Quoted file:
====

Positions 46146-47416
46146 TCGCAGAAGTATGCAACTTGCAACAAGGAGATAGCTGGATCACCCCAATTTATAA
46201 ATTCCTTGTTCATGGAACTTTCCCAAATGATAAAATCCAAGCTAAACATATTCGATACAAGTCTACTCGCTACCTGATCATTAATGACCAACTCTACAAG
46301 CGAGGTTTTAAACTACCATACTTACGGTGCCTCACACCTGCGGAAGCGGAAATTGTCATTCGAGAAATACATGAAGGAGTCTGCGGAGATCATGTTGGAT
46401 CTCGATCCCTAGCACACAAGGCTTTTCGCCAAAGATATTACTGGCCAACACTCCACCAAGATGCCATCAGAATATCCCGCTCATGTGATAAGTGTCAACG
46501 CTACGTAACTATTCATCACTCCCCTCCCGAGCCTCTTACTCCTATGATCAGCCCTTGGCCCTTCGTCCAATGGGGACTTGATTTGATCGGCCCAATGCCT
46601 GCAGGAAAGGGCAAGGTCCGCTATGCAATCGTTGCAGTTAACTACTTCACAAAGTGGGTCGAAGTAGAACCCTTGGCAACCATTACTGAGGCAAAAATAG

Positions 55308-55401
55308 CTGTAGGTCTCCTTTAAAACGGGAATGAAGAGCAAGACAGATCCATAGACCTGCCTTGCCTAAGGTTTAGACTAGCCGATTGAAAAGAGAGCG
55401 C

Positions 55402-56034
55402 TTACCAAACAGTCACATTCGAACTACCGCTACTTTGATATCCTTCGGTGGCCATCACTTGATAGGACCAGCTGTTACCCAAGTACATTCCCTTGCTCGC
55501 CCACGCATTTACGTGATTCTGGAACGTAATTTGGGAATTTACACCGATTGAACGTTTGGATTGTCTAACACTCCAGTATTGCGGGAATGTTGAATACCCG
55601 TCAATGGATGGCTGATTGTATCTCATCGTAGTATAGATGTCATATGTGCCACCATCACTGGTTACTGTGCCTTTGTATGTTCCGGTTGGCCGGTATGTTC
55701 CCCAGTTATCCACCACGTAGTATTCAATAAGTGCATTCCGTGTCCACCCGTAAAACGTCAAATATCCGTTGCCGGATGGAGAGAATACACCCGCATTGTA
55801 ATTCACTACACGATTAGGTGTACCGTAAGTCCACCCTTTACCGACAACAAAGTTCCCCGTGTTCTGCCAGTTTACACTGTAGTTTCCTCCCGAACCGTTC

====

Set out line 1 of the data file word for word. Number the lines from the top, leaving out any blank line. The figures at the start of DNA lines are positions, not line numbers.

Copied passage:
Positions 46146-47416